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© St. Petersburg Times, published February 4, 2001
Editor: As a parent of four children, a classroom teacher and a former public library employee, I am outraged and saddened by the action taken by the Hernando County School Board in regard to the book Freaky Friday.
Board members have set a dangerous precedent for the remedy of book challenges to school collections. They have unilaterally decided to remove the book from the media center shelves across the county, while considering whether or not the book should remain available to students. This critical decision was made based on the complaint of one parent who presented sections of the text taken out of context. Additionally, Freaky Friday was removed prior to any board members having read the book.
First, let me say that I respect and defend Joan Anderson's right to monitor and choose books she finds appropriate for her child. However, Ms. Anderson's right of selection does not extend to my children or to the students in my classroom. She is, without question, in charge of the educational and moral development of her child. However, she is not the moral compass for all students and parents in Hernando County.
The American Association of School Librarians declares in a policy statement that "students and educators served by the school library media program have access to resources and services free of constraints resulting from personal, partisan, or doctrinal approval. School library media professionals resist efforts by individuals or groups to define what is appropriate for all students or teachers to read, view or hear." All professional educators most surely follow suit.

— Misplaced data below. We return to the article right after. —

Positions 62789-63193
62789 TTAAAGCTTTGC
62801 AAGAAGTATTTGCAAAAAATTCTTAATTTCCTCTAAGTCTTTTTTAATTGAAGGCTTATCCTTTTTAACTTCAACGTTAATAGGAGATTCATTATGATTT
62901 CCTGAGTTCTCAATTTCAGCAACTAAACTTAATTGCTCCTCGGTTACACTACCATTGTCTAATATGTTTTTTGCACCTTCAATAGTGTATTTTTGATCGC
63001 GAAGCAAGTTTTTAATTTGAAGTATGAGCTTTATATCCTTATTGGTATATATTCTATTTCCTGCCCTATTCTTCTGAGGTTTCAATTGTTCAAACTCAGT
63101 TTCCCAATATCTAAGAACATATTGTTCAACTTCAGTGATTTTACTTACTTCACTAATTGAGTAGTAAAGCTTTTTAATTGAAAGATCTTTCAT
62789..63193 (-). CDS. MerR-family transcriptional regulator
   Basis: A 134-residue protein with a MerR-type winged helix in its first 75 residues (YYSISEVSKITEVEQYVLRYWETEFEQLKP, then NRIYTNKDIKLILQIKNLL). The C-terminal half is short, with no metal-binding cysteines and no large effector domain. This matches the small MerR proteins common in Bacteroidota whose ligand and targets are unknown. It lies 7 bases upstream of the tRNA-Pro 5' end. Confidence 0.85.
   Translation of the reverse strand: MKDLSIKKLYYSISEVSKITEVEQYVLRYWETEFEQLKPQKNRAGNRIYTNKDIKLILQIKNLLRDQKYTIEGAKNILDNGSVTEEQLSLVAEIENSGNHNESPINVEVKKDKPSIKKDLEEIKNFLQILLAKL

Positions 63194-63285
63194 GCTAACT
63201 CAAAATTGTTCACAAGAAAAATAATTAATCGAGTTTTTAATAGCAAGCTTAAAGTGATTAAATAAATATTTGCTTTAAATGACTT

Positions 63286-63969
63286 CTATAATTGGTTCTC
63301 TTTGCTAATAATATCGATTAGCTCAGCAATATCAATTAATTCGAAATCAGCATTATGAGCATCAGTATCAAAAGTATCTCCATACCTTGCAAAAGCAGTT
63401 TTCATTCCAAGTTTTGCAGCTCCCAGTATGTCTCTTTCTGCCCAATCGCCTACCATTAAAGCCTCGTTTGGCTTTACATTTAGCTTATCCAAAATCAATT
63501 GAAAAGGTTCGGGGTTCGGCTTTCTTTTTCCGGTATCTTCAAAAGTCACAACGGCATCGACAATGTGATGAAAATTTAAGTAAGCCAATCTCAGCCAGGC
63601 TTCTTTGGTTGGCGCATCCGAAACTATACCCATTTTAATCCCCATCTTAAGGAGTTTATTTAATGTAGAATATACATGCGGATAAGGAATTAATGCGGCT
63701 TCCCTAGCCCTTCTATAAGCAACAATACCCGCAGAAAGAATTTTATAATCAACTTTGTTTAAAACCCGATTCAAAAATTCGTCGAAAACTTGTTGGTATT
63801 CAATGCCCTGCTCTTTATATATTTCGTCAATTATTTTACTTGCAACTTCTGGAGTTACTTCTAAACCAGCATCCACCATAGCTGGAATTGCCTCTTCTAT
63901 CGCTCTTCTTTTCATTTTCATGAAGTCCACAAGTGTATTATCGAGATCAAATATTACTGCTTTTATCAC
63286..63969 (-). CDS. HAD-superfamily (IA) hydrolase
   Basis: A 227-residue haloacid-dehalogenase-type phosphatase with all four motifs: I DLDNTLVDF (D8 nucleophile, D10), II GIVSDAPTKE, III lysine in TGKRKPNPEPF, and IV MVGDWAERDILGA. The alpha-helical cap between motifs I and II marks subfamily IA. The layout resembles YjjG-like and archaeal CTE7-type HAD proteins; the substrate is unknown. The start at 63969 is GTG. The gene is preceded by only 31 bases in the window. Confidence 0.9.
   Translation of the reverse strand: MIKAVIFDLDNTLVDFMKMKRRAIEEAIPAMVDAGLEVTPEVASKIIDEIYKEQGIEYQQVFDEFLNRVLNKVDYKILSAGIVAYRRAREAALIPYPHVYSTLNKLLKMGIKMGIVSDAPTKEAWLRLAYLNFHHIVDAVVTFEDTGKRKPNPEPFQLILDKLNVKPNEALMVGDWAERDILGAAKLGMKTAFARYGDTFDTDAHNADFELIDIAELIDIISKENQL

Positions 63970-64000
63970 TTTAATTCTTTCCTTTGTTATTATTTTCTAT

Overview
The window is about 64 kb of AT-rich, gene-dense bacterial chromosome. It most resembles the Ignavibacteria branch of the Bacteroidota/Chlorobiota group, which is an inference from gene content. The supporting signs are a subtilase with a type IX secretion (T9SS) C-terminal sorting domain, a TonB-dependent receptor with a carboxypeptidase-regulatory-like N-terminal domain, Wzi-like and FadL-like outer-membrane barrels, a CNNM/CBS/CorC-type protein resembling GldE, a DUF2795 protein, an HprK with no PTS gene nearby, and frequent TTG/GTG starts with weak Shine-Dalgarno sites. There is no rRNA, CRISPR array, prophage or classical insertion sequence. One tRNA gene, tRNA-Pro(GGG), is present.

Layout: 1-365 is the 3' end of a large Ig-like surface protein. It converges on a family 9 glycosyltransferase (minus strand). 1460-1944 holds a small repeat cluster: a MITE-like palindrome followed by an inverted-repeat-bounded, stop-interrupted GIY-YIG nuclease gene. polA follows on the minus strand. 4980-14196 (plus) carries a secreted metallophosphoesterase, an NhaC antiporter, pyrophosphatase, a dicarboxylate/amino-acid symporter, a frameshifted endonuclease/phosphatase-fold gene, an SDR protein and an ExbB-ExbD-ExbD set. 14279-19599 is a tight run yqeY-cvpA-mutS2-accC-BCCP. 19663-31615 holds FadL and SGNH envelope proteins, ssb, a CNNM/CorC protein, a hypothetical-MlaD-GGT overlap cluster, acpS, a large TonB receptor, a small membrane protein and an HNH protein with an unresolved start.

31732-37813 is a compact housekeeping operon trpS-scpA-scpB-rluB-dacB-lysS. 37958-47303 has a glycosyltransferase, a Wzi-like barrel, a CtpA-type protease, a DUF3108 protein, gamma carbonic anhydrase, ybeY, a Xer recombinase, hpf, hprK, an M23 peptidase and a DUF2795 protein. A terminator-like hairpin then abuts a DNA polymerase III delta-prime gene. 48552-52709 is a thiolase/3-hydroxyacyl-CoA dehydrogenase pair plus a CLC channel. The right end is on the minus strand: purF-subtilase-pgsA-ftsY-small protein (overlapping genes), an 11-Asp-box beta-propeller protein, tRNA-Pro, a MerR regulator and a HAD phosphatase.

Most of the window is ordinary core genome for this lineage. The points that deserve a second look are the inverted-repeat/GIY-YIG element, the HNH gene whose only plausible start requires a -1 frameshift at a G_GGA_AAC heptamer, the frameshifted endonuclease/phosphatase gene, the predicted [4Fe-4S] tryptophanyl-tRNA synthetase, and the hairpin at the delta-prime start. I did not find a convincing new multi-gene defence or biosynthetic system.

A committee of students, parents and professional educators was formed to read and evaluate Freaky Friday. Although the isolated passages cited caused concern, when they were evaluated within the context of the entire book, the committee deemed the book should remain accessible to students. In light of this, the fact that School Board members pulled the book from the shelves demonstrates a lack of trust in, and respect for, the decision of the committee. At the very least, this book should have remained on media center shelves while the School Board "considers the appeal" made by Ms. Anderson.
Members of the board will read Freaky Friday. I implore board members to also read the American Library Association's Library Bill of Rights which includes the "Freedom to Read" statement, before making any decisions. Even if board members agree with Ms. Anderson's opinion of the book, they must look beyond their personal opinions of the literature to the more far-reaching issues of censorship and intellectual freedom.
Libraries are essentially about access to varieties of material. For some children, the school media center is the only opportunity they have to peruse and self-select material based on their interests. Students deserve access to material chosen by professional media specialists. Parents deserve the right to guide and monitor the selections of their own children.